Volunteers embrace vision for new parish in southwest Edmonton
Even in the midst of the COVID-19 pandemic, a long-term plan is underway for a new Catholic church in southwest Edmonton, with the land already bought and a fundraising appeal expected to start as soon as this fall.
“We have to have some vision to look down the road, and that’s what we’re being invited here to participate in, to have that vision and to look farther down the road that what we see today,” said Paul Givens, who is helping to lead the effort.
“Most people will tell you there’s never a good time to start fundraising or it’s always a good time to start fundraising. You have to start. You have to have a plan for what life is going to be like 10 or 20 years down the road. It’s pretty exciting to be asked to participate in that.”
Givens is co-chair of the 16-member southwest parish fundraising committee. St. Thomas More, the biggest parish in southwest Edmonton, is leading the project.
The site is a 10-acre parcel of land in the Glenridding Heights neighbourhood, off Rabbit Hill Road and south of Anthony Henday Drive, purchased by the Archdiocese for $9.5 million in January.
A Covenant Care and Covenant Living facility is planned next door and the Edmonton Catholic School Division has a Grade 10-12 high school site across the street.
St. Thomas More Parish has been tasked by Archbishop Richard Smith to raise funds to start paying off that mortgage and eventually for construction for the church itself, its parking lot and related facilities.
The timeline for the project is roughly 15 years, and organizers say the pace is dependent on support from the Catholic community. Once the new church is built, it will be a sister parish to St. Thomas More and share some facilities.
“Right now we see the very, very great need for another church, but we don’t know what will happen in the future,” said Rev. Mitch Fidyka, pastor of St. Thomas More. “But we have to be ready.”
Already, his parish serves more than 5,000 families, and it’s one of the largest by population in the Edmonton Archdiocese. Many of its five weekend masses are filled beyond capacity, and the number of families in Windermere, Ambleside, Heritage Valley and the communities near the Edmonton International Airport is expected to continue increase along with housing development.
Twelve Catholic schools are affiliated with St. Thomas More, and this year alone 280 children were preparing for their First Communion before it was postponed because of the COVID-19 pandemic.
“The area is developing even as we speak and that means we’ll need a church there sooner rather than later I believe,” Givens said. “For this new parish we have to look ahead. What will it look like there 20 years from now? What will the need be?”
Father Fidyka said having a large parcel of land is a good start. He noted that the St. Thomas More church site is too small, leading to issues around parking and access.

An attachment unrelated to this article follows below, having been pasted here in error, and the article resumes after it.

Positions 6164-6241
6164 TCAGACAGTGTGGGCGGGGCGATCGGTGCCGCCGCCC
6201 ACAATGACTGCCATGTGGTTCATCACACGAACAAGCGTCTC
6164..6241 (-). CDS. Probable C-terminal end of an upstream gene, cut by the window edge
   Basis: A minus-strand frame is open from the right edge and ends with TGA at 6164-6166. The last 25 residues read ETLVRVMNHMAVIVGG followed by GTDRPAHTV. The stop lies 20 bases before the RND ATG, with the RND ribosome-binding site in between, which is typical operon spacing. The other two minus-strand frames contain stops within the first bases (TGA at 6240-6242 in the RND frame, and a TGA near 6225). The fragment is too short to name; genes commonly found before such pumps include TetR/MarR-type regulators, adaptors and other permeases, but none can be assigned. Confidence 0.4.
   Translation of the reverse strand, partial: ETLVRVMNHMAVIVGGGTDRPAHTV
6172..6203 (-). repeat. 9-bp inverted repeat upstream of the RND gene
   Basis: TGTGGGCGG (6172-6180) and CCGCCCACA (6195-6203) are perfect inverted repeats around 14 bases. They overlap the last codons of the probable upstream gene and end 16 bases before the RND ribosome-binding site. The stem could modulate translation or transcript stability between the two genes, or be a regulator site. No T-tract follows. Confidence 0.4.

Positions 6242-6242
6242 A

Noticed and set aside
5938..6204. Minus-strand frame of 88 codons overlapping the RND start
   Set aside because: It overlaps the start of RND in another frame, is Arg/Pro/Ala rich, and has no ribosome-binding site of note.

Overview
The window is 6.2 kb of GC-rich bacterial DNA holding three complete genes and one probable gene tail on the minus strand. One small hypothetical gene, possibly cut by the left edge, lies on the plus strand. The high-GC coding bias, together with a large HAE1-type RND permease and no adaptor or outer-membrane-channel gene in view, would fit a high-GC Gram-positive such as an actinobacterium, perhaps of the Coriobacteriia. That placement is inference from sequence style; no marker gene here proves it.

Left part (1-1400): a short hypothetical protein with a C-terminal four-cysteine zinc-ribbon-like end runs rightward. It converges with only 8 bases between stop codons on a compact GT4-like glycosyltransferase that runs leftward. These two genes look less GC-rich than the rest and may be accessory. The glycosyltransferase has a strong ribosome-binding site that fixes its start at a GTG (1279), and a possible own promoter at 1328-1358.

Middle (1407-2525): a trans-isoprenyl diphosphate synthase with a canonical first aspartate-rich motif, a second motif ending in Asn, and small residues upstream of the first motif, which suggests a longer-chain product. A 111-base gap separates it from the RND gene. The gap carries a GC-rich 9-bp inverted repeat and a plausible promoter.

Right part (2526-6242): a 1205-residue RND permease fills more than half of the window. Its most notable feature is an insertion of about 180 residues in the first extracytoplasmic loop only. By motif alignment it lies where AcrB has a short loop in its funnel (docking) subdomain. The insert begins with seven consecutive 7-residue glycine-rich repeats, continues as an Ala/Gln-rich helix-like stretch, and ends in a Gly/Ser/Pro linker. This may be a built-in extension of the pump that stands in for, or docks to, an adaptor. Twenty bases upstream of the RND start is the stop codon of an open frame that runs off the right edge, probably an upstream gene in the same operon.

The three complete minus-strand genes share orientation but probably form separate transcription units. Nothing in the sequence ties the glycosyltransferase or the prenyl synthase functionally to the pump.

The St. Thomas More southwest parish fundraising committee launched a website just after Easter detailing plans for the new church project. The committee’s mandate and fundraising is separate from the finance committee charged with the maintenance of St. Thomas More.
The fundraising appeal is expected to begin in the fall or when COVID-19 restrictions are lifted. In the meantime, the committee is planning for community outreach and lining up contractors, potential donors and supporters.
Organizers say they have faith that the Catholic community will support the new church project.
“It’s always a problem. There’s never a good time to raise money for any causes,” Father Fidyka said.
“You know, big things in the church, big cathedrals were not built by millionaires who give $5 million, $10 million right away but people of faith who are willing to give part of their earnings no matter how big they are or not.”
Organizers note that churches are planned and built on faith, with no exact knowledge of how big the parish community will be or what other developments will occur around it in the future.
“We are people of faith. We are people of the Church,” Father Fidyka said. “If we start something and we believe that it’s needed, this is not just our initiative. We believe that God is on our side. If it had to happen, it will happen. Without faith, we would not start anything.”
The southwest parish fundraising committee was established in February, with Fidyka picking its members from the ranks of St. Thomas More parishioners.
“They have an image of the new generation. They’re people of the future, people with good ideas,” he said. “I don’t know how much money they have. I don’t care that much. They are faithful people and they are willing work towards the new church, the new parish. They are gung ho. I don’t know how to slow them down.”
For Givens, the southwest parish project is a chance to be part of a long-term vision for the Archdiocese. He noted that prior to the construction of the St. Thomas More church, the area around it was farmland.
“This isn’t a sprint. It isn’t even a marathon. It’s generational. My parents, my grandparents, they all had the chance to participate in a mission like this in Edmonton. It’s a real honour and privilege to actively participate … It’s fantastic.”